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An improved method for dissociation and aggregate culture of human fetal brain cells in serum-free medium.
Barnea A; Roberts J; Department of Obstetrics and Gynecology, The
December 30, 1999
Brain Res Brain Res Protoc. 1999 Jul;4(2):156-64. Unique Identifier :

Moscona, in the early sixties [A.A. Moscona, Recombination of dissociated cells and the development of cell aggregates, in: B.M. Willmer (Ed.), Cells and Tissues in Culture, Academic Press, New York, 1965, pp. 489-529.] [16], discovered that aggregation of dissociated cells is a property of embryonal cells. Several features of the aggregate culture system are particularly attractive for the conduct of biochemical and molecular studies on the human fetal brain. (i) All the pertinent procedural parameters can be readily controlled and standardized, resulting in a consistently reproducible system suitable for quantitative analyses. (ii) Neuronal enriched aggregates can be readily obtained, with minimal neurotoxicity. (iii) Aggregates can be easily harvested for biochemical and molecular studies. Aggregate cultures, generated from rodent fetal brains, have been extensively utilized as a tool to study regulation of aminergic neurons [P. Honegger, E. Richelson, Biochemical differentiation of mechanically dissociated brain in aggregating cell culture, Brain Res. 109 (1976) 335-354; P. Honegger, E. Richelson, Biochemical differentiation of aggregating cell cultures of different fetal rat brain regions, Brain Res. 133 (1977) 329-339.] [11,12] and peptidergic neurons (neuropeptide Y (NPY) and somatostatin (SRIF) [A. Barnea, E. Anthony, G. Lu, G. Cho, Morphological differentiation of neuropeptide Y neurons in aggregate cultures of dissociated fetal cortical cells: a model system for glia-neuron paracrine interactions, Brain Res. 625 (1993) 313-322; A. Barnea, G. Cho, G. Lu, M. Mathis, Brain-derived neurotrophic factor induces functional expression and phenotypic differentiation of cultured fetal neuropeptide Y producing neurons, J. Neurosci. Res. 42 (1995) 638-647; A. Barnea, A. Hajibeigi, G. Cho, P. Magni, Regulated production and secretion of immunoreactive neuropeptide Y by aggregating fetal brain cells in culture, Neuroendocrinology 54 (1991) 7-13; P. Magni, A. Barnea, Forskolin and phorbol ester stimulation of neuropeptide Y (NPY) production and secretion by aggregating fetal brain cells in culture: evidence for regulation of NPY biosynthesis at transcriptional and posttranscriptional levels, Endocrinology 130 (1992) 976-984.]) [4-6,14]. However, very few studies have utilized this system to study regulatory processes of human fetal neurons/glia [M. McCarthy, L. Resnik, F. Taub, R.V. Stewart, R.D. Dix, Infection of human neural cell aggregate cultures with a clinical isolate of cytomegalovirus, J. Neuropathol. Exp. Neurol. 50 (1991) 441-450; L. Pulliam, M.E. Berens, M.L. Rosenblum, A normal human brain cell aggregate model for neurobiological studies, J. Neurosci. Res. 21 (1988) 521-530.] [15,17]. In a series of studies in our laboratory [N. Aguila-Mansilla, A. Barnea, Human fetal brain cells in aggregate culture: a model system to study regulatory processes of the developing human neuropeptide Y (NPY) producing neuron, Int. J. Dev. Neurosci. 14 (1996) 531-539; A. Barnea, N. Aguila-Mansilla, H.T. Chute, A.A. Welcher, Comparison of neurotrophin regulation of human and rat neuropeptide Y (NPY) neurons: induction of NPY production in aggregate cultures derived from rat but not from human fetal brains, Brain Res. 732 (1996) 52-60; A. Barnea, N. Aguila-Mansilla, G. Lu, R.H. Ho, Opposite effects of astrocyte-derived soluble factor(s) on the functional expression of fetal peptidergic neurons in aggregate cultures: enhancement of neuropeptide Y and suppression of somatostatin, J. Neurosci. Res. 50 (1997) 605-617; A. Barnea, J. Roberts, R.H. Ho, Evidence for a synergistic effect of the HIV-1 envelope protein gp120 and brain-derived neurotrophic factor (BDNF) leading to enhanced expression of somatostatin neurons in aggregate cultures derived from the human fetal cortex, Brain Res. 815 (1999) 349-357.] [1-3,7], we have established a human-derived aggregate culture system, maintained in serum-free medium for up to 28 days, in which expression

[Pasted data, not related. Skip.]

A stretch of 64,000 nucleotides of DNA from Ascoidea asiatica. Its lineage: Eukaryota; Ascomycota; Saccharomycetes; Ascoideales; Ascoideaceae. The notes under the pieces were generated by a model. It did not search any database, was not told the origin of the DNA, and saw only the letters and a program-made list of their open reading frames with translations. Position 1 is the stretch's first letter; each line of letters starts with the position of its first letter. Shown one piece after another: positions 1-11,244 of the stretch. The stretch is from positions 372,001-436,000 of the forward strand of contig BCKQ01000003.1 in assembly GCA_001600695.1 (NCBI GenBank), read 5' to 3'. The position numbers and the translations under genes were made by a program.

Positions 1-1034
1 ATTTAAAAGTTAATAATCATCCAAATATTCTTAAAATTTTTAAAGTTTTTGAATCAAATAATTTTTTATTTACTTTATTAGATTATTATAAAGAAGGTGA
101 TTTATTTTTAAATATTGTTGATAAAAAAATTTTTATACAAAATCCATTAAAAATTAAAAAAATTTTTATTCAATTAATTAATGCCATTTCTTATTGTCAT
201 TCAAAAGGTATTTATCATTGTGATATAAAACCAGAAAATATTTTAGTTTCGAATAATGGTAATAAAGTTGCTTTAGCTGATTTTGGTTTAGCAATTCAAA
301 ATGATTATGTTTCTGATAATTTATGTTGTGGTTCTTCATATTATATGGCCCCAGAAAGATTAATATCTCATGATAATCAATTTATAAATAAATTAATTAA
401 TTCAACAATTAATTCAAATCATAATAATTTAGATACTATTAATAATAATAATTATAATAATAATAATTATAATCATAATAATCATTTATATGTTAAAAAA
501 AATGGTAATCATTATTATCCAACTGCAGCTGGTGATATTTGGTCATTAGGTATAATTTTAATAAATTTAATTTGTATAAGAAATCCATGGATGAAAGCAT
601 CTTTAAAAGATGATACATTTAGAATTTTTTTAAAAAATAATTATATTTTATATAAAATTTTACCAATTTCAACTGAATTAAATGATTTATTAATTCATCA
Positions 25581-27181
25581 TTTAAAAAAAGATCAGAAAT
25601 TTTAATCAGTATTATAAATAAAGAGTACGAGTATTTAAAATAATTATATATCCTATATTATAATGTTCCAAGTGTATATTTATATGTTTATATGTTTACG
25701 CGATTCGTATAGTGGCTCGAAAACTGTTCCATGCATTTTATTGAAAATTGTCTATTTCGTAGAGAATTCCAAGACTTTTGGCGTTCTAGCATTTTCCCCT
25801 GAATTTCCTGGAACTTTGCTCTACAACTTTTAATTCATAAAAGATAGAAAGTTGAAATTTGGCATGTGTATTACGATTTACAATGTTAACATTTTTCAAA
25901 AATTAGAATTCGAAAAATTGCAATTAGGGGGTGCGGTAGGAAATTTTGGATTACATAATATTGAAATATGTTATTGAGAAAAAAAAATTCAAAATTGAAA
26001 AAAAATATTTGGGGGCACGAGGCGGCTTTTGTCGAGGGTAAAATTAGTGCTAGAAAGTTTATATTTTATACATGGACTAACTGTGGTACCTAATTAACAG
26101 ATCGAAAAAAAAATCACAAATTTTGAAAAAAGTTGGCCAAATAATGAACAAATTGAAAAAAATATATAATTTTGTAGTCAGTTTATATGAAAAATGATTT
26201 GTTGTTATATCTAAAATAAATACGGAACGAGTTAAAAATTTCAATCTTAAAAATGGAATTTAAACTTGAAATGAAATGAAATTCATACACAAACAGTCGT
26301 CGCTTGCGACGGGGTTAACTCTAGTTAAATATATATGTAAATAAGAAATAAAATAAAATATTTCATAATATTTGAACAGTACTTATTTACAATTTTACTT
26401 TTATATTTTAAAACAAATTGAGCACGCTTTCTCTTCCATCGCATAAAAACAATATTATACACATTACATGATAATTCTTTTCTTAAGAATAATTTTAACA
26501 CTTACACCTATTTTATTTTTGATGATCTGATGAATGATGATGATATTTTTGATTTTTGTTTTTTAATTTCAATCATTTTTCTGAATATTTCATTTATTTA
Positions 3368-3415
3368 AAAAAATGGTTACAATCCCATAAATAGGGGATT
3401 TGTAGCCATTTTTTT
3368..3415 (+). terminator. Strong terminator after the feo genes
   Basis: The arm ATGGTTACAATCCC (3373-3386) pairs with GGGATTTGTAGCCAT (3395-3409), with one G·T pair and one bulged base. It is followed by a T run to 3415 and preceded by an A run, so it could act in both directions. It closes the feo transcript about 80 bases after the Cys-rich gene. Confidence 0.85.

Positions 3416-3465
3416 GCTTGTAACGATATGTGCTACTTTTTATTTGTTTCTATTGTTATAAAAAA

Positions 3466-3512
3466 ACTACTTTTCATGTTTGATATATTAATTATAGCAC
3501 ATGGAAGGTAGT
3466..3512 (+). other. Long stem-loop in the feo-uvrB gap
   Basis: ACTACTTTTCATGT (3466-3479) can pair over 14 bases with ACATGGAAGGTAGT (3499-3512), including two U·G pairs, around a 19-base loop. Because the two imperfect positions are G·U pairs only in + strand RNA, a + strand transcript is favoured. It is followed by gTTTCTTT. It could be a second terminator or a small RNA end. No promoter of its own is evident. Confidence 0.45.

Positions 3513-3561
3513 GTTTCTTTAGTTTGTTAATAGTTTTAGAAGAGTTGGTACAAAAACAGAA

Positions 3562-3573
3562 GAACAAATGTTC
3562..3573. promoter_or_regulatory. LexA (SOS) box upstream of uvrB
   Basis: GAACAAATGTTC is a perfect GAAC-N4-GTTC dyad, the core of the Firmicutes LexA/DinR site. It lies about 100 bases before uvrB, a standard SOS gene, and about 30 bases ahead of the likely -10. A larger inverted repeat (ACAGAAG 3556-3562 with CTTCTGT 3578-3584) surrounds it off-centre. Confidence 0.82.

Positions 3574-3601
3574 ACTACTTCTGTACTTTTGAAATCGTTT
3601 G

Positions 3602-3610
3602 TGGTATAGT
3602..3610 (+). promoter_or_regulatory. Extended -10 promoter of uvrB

JOURNAL ARTICLE Brain/*CYTOLOGY/EMBRYOLOGY Cell Aggregation Cell Culture/*METHODS Cell Separation/*METHODS Cells, Cultured Culture Media, Serum-Free Deoxyribonucleases Fetus/*CYTOLOGY Human Neuroglia/CYTOLOGY Neurons/CYTOLOGY Neuropeptide Y/BIOSYNTHESIS Somatostatin/BIOSYNTHESIS Specimen Handling Stress, Mechanical Support, Non-U.S. Gov't Support, U.S. Gov't, P.H.S. Trypsin